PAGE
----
The Los Angeles Dodgers and the Colorado Rockies, the two clubs widely predicted to occupy the top spots in the National League West by season’s end, met for the first time in 2019 on Friday. The encounter, doubling as the Rockies’ home opener at Coors Field, was the first of 19 scheduled clashes and their first since meeting in a Game 163 at Dodger Stadium last October. The nearly four-hour meeting served as a snapshot of the teams’ divergent starts.
While the Dodgers masked another bullpen lapse with another assault on opposing pitchers in a 10-6 win, adding three more home runs to their record-setting start to the season, the Rockies (3-5) failed to capitalize on prime scoring opportunities.
Russell Martin became the 10th different Dodger to homer this season when he launched a 445-foot blast through the thin air in the sixth inning. Max Muncy, who fell a double short of the cycle, and Cody Bellinger also homered for the Dodgers (6-2). Bellinger’s three-run homer in the fifth inning extended the Dodgers’ franchise-record home-run streak to begin a season to eight games. Their 21 home runs this season are two fewer than the Rockies’ total number of runs scored — and the second-most through eight games in major-league history.
“We have a talented lineup,” Muncy said. “Up and down, even the guys on the bench, it’s a super-talented team and we’re very deep.”
“It’s one of those things where you don’t always have it here,” Dodgers manager Dave Roberts said. “Sometimes the ball does some things you don’t expect it to up here in altitude. But he made pitches when he needed to.”
It wasn’t until Brock Stewart took the mound for the Dodgers in the seventh inning that the Rockies’ offense awakened. Nolan Arenado’s RBI single and Trevor Story’s two-run home run — sandwiched around Rockies third base coach Stu Cole’s decision to wave Charlie Blackmon home from second base — chased Stewart with two outs. Stewart has allowed eight runs in four innings this season. His outing led to the Dodgers using four more relievers to finish the game.
The third, Joe Kelly, was inserted to close it out in the ninth inning but was removed after Blackmon hit a line drive back at him. Kelly knocked it down and secured the out, but the ball ricocheted off his right wrist and he exited. After the game, Roberts reported X-rays on Kelly’s wrist were negative.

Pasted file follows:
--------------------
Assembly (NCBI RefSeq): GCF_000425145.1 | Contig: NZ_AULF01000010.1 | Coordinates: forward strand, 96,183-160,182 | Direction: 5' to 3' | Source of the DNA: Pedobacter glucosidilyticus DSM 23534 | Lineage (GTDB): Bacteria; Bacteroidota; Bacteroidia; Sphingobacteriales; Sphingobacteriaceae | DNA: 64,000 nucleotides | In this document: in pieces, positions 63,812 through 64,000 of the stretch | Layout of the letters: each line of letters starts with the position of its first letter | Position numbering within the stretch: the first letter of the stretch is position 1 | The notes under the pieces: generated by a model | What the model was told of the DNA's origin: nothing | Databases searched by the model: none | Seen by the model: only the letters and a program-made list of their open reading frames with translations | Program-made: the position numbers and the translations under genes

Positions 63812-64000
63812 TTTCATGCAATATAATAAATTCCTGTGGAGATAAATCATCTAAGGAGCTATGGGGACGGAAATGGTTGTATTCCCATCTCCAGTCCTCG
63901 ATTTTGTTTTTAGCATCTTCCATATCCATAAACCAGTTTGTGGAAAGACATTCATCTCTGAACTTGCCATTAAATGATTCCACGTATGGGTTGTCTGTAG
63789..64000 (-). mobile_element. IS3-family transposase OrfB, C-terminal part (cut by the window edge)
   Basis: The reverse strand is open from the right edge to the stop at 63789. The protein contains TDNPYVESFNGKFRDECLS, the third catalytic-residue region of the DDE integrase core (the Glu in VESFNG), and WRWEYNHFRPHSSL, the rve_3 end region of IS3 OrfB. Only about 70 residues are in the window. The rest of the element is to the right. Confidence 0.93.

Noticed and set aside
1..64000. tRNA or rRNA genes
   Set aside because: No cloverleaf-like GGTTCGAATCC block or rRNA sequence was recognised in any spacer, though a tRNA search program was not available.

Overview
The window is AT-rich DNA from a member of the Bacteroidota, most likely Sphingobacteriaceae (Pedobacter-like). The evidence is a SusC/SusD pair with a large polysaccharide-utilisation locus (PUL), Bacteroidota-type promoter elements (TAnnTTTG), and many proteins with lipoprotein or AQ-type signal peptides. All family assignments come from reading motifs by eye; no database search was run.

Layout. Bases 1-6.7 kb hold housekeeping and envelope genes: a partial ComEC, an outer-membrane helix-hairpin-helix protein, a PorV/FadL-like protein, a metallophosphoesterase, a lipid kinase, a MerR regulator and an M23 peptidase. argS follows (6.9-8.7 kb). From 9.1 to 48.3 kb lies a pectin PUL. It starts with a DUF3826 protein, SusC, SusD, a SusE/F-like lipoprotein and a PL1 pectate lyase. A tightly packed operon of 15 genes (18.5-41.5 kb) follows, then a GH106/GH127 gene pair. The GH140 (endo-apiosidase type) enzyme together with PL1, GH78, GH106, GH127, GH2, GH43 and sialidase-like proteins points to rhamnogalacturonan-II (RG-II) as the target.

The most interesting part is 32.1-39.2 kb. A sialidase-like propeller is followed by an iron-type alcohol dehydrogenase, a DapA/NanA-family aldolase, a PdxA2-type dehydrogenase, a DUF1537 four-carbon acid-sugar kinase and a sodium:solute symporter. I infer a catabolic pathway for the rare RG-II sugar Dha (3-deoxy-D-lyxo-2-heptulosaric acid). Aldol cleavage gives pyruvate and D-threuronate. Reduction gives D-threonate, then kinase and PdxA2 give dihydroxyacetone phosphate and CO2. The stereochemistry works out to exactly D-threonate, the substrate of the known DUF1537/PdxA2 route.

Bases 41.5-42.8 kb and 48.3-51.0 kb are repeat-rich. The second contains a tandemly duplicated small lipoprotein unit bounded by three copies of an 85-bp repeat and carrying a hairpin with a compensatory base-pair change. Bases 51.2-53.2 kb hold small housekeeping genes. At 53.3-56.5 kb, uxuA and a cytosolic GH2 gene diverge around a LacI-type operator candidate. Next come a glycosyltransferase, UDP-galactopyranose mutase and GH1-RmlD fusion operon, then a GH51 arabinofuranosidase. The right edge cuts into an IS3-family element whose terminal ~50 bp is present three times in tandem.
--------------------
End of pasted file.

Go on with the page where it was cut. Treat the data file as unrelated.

“He’ll pick up a baseball tomorrow and see how it feels,” Roberts said.
Yimi Garcia relieved Kelly and gave up a home run to David Dahl, the first batter he faced. Two batters later, Story hit another home run with two outs. Garcia got the third out to end the game, but not before Kenley Jansen was forced to begin warming up in the bullpen.
The Dodgers manufactured a run in the third inning to strike first. Martin led off with a single and advanced to second base on Maeda’s sacrifice bunt. Two batters later, after Enrique Hernandez struck out, Corey Seager hit a flare to center field for a two-out, RBI single.
The Rockies appeared poised to erase the deficit and more in the bottom of the frame. It began with Tyler Anderson, the pitcher, hitting a leadoff single. Blackmon followed with another single before Maeda walked David Dahl to load the bases with no outs for Arenado, the Rockies’ best hitter. Arenado lofted a flyout to left field. Anderson tagged up and scored to tie the game.
It was a break for the Dodgers. Another one surfaced moments later when Story cracked a 100-mph line drive destined for the right-field corner until Muncy snatched it and stepped on first base for a pivotal inning-ending double play. The catch saved at least two runs. Muncy followed his defensive exploits with a solo home run against Anderson in the top of the fourth. The homer was Muncy’s second.
The Dodgers did not relent in the fifth. Hernandez ignited a four-run inning with a leadoff walk. Seager then singled and Justin Turner smacked a double off the wall in right-center field to score Hernandez. Seager, a few steps behind Hernandez, was held at third base by Dino Ebel. Two pitches later, Bellinger crushed a 90-mph fastball for his league-leading sixth home run and 14th, 15th, and 16th runs batted in this season. He is the third player in major-league history to compile six home runs and 16 runs batted in through eight games.
“I don’t think anybody expects to be like this,” said Bellinger, who hit his sixth home run last season in his 41st game on May 15. “I was feeling good in spring training and just wanted to do what I could to carry it over into the regular season.”
A.J. Pollock next singled to prompt Anderson’s exit after surrendering six runs in four-plus innings. An inning later, Martin, the Dodgers’ No. 8 hitter, belted his first home run as a Dodger since July 2010.
“When you barrel it and elevate it,” Roberts said, “good things are going to happen.”